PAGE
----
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dc.contributor.authorCarey, Malcolm*
dc.date.accessioned2018-02-09T11:25:29Z
dc.date.available2018-02-09T11:25:29Z
dc.date.issued2018-03-14
dc.identifier.citationCarey, M. (2018). Some limits and political implications of participation within health and social care for older adults. Ageing & Society, 39(8), 1691-1708. https://doi.org/10.1017/S0144686X18000193
dc.identifier.issn0144-686X
dc.identifier.doi10.1017/S0144686X18000193
dc.identifier.urihttp://hdl.handle.net/10034/620859
dc.descriptionThis article has been accepted for publication and will appear in a revised form, subsequent to peer review and/or editorial input by Cambridge University Press, in Ageing and Society published by Cambridge University Press. Copyright Cambridge University Press.
dc.description.abstractThis paper critically examines service user participation and involvement for older adults. It concentrates upon research and community-led engagement for older people, and maintains that despite extensive support and expansion, participation offers a complex form of governance and ideological control, as well as a means by which local governments and some welfare professions seek to legitimise or extend their activities. Some of the paradoxes of participation are discussed, including tensions that persist between rhetorical claims of empowerment, active citizenship and democratic engagement on one hand, despite tendencies towards risk-aversion, welfare retrenchment and participant ambivalence on the other. The paper also highlights practical problems in relation to participative research and community involvement, and questions arguments that participation may challenge the authority of welfare professionals. Critical theory is drawn upon to contextualise the role of participative narratives within wider welfare, including its role in moving debate away from ownership or redistribution while masking and validating policy related goals which can counter many older people’s needs. Tension is also noted between participation projects represented as resource to support ageing identities as opposed to those representing technologies for social regulation and conformity.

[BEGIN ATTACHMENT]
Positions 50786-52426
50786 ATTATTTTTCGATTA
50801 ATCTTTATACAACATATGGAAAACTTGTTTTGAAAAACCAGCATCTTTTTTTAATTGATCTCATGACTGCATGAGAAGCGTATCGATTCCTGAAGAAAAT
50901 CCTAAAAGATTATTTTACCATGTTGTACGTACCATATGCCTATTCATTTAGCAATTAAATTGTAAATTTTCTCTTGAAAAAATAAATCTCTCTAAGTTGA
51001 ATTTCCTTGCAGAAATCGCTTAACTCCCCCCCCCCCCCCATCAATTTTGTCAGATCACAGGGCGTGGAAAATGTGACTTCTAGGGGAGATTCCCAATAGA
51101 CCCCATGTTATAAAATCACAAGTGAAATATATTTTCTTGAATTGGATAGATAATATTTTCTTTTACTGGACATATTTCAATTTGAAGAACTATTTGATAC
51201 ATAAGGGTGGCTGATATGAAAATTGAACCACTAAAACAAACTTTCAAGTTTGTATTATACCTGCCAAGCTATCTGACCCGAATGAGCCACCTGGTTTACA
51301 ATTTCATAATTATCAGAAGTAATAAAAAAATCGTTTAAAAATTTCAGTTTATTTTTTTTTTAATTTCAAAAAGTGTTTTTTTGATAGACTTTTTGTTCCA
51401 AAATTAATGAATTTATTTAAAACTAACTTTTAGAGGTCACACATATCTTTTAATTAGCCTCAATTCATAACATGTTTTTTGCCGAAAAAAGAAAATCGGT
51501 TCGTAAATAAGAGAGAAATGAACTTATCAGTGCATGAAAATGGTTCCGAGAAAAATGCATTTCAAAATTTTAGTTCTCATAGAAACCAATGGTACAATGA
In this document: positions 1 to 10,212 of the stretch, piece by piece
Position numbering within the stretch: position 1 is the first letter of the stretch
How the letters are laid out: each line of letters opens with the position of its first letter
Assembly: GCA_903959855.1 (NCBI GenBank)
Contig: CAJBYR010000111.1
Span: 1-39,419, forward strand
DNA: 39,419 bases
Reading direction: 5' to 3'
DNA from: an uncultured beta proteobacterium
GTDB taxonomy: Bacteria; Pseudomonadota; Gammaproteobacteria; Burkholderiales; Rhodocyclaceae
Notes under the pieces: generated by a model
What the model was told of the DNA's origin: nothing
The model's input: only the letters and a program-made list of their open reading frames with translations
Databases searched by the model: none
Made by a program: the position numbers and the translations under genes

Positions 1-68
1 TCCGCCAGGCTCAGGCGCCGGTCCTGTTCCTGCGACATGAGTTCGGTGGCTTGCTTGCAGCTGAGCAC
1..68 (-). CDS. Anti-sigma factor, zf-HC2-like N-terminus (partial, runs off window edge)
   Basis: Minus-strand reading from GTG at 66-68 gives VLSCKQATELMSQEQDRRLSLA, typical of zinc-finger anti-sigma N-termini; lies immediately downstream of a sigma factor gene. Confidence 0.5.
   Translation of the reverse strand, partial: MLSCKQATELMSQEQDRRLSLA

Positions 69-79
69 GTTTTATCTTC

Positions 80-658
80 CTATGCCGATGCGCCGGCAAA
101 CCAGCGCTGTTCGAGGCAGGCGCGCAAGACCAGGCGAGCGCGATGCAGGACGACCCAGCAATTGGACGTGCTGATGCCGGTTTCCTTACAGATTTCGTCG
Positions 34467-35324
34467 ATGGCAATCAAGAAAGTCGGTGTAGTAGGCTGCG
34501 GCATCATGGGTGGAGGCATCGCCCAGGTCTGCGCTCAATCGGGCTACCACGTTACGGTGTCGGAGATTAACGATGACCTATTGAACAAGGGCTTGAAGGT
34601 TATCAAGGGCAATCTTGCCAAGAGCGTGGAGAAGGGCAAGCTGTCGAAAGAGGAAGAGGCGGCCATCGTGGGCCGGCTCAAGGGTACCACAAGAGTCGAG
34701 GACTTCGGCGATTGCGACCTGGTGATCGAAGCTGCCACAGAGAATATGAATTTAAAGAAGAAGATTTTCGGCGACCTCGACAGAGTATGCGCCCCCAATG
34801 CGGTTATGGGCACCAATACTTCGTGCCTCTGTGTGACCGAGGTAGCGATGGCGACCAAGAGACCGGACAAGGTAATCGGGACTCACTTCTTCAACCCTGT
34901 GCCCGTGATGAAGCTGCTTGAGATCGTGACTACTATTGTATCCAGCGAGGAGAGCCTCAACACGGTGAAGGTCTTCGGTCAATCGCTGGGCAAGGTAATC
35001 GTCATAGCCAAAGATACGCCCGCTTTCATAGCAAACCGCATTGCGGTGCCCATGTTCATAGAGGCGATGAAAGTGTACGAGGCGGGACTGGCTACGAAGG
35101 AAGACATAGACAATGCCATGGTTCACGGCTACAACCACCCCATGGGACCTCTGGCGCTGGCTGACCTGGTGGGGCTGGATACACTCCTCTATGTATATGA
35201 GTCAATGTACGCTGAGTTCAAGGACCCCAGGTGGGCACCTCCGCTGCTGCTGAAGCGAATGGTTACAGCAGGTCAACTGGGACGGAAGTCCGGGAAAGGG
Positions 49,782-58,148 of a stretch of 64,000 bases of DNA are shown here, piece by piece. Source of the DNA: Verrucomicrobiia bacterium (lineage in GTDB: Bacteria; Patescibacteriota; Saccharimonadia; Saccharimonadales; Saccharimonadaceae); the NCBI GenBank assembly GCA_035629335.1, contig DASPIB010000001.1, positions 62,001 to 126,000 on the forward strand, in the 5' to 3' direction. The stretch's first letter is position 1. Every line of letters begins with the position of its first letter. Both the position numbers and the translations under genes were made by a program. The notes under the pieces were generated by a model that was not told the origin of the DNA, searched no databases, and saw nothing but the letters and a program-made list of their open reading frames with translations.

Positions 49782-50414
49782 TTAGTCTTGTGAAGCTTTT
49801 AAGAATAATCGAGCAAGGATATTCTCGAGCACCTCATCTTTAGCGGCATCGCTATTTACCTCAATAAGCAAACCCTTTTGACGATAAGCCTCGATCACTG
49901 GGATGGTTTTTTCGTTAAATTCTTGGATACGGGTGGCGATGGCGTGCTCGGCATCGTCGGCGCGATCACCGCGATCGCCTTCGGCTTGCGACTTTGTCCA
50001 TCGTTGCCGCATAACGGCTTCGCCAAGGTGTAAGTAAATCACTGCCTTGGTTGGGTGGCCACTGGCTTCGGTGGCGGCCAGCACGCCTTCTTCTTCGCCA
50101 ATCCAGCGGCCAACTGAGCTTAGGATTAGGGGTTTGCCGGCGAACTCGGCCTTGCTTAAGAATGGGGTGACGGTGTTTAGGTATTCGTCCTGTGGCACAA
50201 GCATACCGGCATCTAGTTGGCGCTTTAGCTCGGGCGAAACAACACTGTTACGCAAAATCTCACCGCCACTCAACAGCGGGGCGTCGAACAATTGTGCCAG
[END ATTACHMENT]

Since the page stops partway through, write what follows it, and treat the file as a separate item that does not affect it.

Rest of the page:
dc.language.isoenen
dc.publisherCambridge University Pressen
dc.relation.urlhttps://www.cambridge.org/core/journals/ageing-and-society/article/some-limits-and-political-implications-of-participation-within-health-and-social-care-for-older-adults/C8F6FE1D936F8D2A13F1BEC14C83D899en
dc.rights.urihttp://creativecommons.org/licenses/by-nd/4.0/en
dc.subjectAgeingen
dc.subjectParticipationen
dc.titleSome limits and political implications of participation within health and social care for older adultsen
dc.typeArticleen
dc.identifier.eissn1469-1779
dc.contributor.departmentUniversity of Chester
dc.identifier.journalAgeing & Society
dc.date.accepted2018-02-01
or.grant.openaccessYesen
rioxxterms.funderUnfundeden
rioxxterms.identifier.projectUnfundeden
rioxxterms.versionAMen
rioxxterms.versionofrecordhttps://doi.org/10.1017/S0144686X18000193
rioxxterms.licenseref.startdate2018-03-14
html.description.abstractThis paper critically examines service user participation and involvement for older adults. It concentrates upon research and community-led engagement for older people, and maintains that despite extensive support and expansion, participation offers a complex form of governance and ideological control, as well as a means by which local governments and some welfare professions seek to legitimise or extend their activities. Some of the paradoxes of participation are discussed, including tensions that persist between rhetorical claims of empowerment, active citizenship and democratic engagement on one hand, despite tendencies towards risk-aversion, welfare retrenchment and participant ambivalence on the other. The paper also highlights practical problems in relation to participative research and community involvement, and questions arguments that participation may challenge the authority of welfare professionals. Critical theory is drawn upon to contextualise the role of participative narratives within wider welfare, including its role in moving debate away from ownership or redistribution while masking and validating policy related goals which can counter many older people’s needs. Tension is also noted between participation projects represented as resource to support ageing identities as opposed to those representing technologies for social regulation and conformity.
rioxxterms.publicationdate2018-03-14


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